A loving tribute to French Song, by one of the greatest voices. With exceptional sensibility and understanding of the French language, the renowned Swedish singer pays a loving homage to French melody and song. Known for her artistic journeys which transcend the borders of musical genre, Anne Sofie von Otter’s collaborations include those with Elvis Costello and Brad Mehldau, with whom she recorded her ‘Love Songs’ album on Naïve.
A new disc from Anne Sofie von Otter always arouses eager expectation, whatever the repertoire. None of the composers featured on this recording of Lieder and Mélodies is regarded primarily for his songwriting prowess, yet von Otter conjures winner after winner. Even at their lightest, these pieces never fail to charm, and some of them do a good deal more than that. As one would expect from such an experienced lieder artist, the program is beautifully constructed, with songs carefully placed for maximal variety, not just of tone but also of instrumentation (excellent playing from clarinetist Eric Hoeprich and violinist Nils-Erik Sparf). This is another winner from von Otter and friends.
Ombre de mon amant is Anne Sofie von Otter's first recording of these French Baroque Arias–graceful, temperamental tunes which will delight her fans and thrill Baroque music cognoscenti. Von Otter's mastery of diverse musical genres, crystalline diction and exquisite musicality empower her interpretations of French repertoire. Her celebrated Offenbach album and album of rarities by Chaminade are previous examples of her success in the French repertory. Every bit a woman of the theater as she is of song, von Otter embodies Charpentier's Médée and Rameau's Phèdre in Hippolyte et Aricie in the grand manner in which they were surely performed originally. Von Otter is partnered by William Christie and his matchless ensemble, Les Arts Florissants, who bring exuberant energy and theatrical flair to every track.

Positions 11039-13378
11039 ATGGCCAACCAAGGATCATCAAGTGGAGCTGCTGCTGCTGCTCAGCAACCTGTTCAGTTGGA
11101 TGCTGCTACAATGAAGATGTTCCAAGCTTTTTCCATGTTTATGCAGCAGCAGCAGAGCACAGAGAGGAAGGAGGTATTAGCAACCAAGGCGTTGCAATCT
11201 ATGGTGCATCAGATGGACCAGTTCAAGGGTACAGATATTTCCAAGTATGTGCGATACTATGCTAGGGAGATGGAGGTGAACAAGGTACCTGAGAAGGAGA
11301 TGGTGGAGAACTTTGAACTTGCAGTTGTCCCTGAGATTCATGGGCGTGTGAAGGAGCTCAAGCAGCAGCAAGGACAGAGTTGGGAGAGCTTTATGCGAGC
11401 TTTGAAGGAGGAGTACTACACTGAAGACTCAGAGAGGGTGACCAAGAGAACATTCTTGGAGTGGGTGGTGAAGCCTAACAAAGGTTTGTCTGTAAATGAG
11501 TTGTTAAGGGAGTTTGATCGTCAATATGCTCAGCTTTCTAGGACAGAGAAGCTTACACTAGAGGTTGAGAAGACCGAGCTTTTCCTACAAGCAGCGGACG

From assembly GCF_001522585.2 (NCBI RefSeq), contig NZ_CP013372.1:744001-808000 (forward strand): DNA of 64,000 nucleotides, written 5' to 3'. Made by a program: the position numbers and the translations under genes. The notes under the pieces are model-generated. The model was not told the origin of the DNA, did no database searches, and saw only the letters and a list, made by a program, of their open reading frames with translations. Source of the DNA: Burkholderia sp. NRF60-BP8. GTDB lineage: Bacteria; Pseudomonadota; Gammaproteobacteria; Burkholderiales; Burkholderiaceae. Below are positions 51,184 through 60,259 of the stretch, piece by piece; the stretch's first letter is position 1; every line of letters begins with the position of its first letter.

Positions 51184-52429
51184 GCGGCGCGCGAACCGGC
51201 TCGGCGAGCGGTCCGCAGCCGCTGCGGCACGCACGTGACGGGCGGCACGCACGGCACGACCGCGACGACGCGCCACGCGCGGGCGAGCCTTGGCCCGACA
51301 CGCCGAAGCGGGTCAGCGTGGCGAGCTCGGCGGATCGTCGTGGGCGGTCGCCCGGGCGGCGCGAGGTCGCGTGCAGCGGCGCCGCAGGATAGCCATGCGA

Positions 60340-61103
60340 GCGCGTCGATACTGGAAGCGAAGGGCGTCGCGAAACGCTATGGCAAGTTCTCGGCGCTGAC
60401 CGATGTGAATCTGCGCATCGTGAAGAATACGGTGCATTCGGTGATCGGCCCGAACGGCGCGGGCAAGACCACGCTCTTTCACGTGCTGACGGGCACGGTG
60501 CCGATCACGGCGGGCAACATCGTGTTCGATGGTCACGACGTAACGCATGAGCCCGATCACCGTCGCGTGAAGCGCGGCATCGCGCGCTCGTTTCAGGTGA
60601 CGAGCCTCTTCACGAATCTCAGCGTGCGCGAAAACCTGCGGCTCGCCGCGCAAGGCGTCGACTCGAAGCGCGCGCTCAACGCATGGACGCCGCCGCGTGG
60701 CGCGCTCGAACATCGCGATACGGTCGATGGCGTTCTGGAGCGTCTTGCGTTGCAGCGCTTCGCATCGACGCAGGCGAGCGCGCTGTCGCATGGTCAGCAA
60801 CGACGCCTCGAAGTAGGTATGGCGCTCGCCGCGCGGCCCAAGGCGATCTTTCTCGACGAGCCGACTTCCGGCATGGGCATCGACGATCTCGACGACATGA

The performance of von Otter and Gardiner on this CD encompasses both approaches without compromising the ideals of either. It is a magnificent achievement. Do you like Mahler? Especially the Mahler of Das Lied von der Erde, the slow movement of the fourth symphony, the adagietto from the fifth symphony, the finale of the ninth? Buy this disk.
"This is Anne Sofie von Otter at her most hallowed, and Quasthoff is as quietly witty in the fables as he is harrowing in the military doom-songs. Unsurpassable…" ~BBC Music Mag
It would be hard to find an opera in any area of the repertory that presents so many textual problems as Les conies d'Holfmann, largely stemming from the fact that the composer died four months before the premiere early in 1881, leaving the score incomplete. The traditional text, bringing in extra material, much of it unauthentic, and leaving out a lot, was only established this century. Arthur Hammond with the Carl Rosa Company was a pioneer in attempting to sort out a more acceptable text, and his work formed the basis of the English National Opera production at the Coliseum and also the Richard Bonynge recording for Decca. Since then the discovery of no less than 1,250 autograph pages allowed Fritz Oeser to produce his monumental edition, as used extensively in the Cambreling recording for EMI (12/88 —nla)…
The epic grandeur of Der Rosenkavalier stems not just from its immense length (over three hours) but from the all-too-human complexity of its characters–each of whom is smitten with someone else–and the endless stream of graceful melodies the composer conjures. After the tonality-stretching dissonance of Salome and especially Elektra, Strauss moved onto a different musical path here: the music's sheer gorgeousness has given this most heartbreaking of 20th-century operas its pride of place in the repertory.